I’m in the fortunate position of being given books regularly, and I already have a pile waiting. The majority of them relate to 1916, particularly the women of 1916. This year it’s mainly nonfiction, but I do love a good novel – Philippa Gregory is one of my favourite fiction authors from the last few years. Top of my list this year is Easter Widows, by Sinéad McCoole. I’ll also be reading Wild Irish Women, by Marian Broderick, and Roy Foster’s Vivid Faces: The Revolutionary Generation in Ireland, 1890-1923.
I’ve just finished The Art of Racing in the Rain, by Garth Stein, a really lovely novel about a man’s life, narrated by his best friend, a labrador called Enzo. I usually read about 10 books over the summer. Next on my list are Just Mercy, by Bryan Stevenson, and The Great Divide, by Joseph Stieglitz. I’m also looking forward to the release in September of The Blue Guitar, by John Banville, and The Girl in the Spider’s Web, by David Lagercrantz, a continuation of the story of Lisbeth Salander from Stieg Larsson’s The Girl With the Dragon Tattoo.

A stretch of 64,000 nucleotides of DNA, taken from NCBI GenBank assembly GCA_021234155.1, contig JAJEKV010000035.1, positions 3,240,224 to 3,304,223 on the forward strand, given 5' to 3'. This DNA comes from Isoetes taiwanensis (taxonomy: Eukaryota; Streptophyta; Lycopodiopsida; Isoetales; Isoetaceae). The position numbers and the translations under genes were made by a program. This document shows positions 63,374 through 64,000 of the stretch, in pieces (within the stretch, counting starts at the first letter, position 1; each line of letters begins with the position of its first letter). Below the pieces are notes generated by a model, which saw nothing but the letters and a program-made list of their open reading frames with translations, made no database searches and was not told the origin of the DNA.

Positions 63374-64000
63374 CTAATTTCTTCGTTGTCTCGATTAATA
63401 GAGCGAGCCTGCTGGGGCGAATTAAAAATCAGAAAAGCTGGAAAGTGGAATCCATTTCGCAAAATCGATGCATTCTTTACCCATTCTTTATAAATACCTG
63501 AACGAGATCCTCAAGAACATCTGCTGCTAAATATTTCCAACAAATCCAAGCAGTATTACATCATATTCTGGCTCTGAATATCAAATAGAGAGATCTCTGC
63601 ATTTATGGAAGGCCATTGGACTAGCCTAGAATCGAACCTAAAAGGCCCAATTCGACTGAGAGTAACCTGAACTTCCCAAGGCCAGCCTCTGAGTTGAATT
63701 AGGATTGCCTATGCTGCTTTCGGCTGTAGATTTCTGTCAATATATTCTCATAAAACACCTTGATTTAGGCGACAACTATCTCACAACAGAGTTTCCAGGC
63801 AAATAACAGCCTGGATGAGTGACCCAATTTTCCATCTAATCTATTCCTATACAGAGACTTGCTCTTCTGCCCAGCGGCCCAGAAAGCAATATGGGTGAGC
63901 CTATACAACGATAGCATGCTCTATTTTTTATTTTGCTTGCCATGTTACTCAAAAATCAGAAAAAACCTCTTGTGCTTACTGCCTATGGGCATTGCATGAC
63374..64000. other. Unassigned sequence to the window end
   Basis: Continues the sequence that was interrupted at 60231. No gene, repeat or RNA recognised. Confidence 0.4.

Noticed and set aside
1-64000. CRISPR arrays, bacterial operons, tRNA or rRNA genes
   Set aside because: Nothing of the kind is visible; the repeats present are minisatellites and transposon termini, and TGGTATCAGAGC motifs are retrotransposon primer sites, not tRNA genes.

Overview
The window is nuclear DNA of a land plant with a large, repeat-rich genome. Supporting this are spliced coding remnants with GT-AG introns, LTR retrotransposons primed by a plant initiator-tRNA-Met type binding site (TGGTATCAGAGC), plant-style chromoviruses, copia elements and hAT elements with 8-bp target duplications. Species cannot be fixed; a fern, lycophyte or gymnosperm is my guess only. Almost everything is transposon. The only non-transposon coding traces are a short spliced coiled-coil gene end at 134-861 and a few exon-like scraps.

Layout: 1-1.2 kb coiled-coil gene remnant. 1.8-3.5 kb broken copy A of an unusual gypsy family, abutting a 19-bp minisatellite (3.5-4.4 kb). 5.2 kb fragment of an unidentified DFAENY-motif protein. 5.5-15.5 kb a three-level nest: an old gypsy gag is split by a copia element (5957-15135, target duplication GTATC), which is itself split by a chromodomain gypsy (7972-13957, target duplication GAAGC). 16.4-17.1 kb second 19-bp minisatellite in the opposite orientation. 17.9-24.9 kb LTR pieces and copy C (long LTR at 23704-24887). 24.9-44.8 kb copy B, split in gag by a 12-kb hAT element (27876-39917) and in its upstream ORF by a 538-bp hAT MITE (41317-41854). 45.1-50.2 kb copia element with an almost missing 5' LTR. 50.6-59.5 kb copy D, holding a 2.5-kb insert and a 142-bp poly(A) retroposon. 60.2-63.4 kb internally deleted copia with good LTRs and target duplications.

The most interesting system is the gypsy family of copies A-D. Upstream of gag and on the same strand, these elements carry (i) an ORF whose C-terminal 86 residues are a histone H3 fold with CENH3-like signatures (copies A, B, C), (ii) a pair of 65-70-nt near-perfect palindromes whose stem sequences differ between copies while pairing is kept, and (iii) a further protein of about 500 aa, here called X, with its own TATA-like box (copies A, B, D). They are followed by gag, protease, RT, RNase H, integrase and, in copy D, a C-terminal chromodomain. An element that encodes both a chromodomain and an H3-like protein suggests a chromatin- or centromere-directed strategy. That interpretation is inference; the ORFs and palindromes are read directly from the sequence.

Minister for Justice, Fine Gael
These days I read more for work than pleasure, but I still enjoy making my trip into the bookshop at the beginning of summer, to stockpile. I’m involved in the Béal na mBlath commemorations, so I’ve just finished Michael Laffan’s very interesting Judging WT Cosgrave. I like fiction and biography. Boris Johnson’s The Churchill Factor is next on my list. For fiction I’m reading Chimamanda Ngozi Adichie’s Americanah at the moment, and it’s wonderful. In an ideal world I’d also get to Tim Winton’s Eyrie, Anne Enright’s The Green Road and Sunjeev Sahota’s The Year of the Runaways. Friends from my old book club keep telling me to read The Collini Case, by Ferdinand von Schirach. It’s literary crime fiction, which they think is appropriate.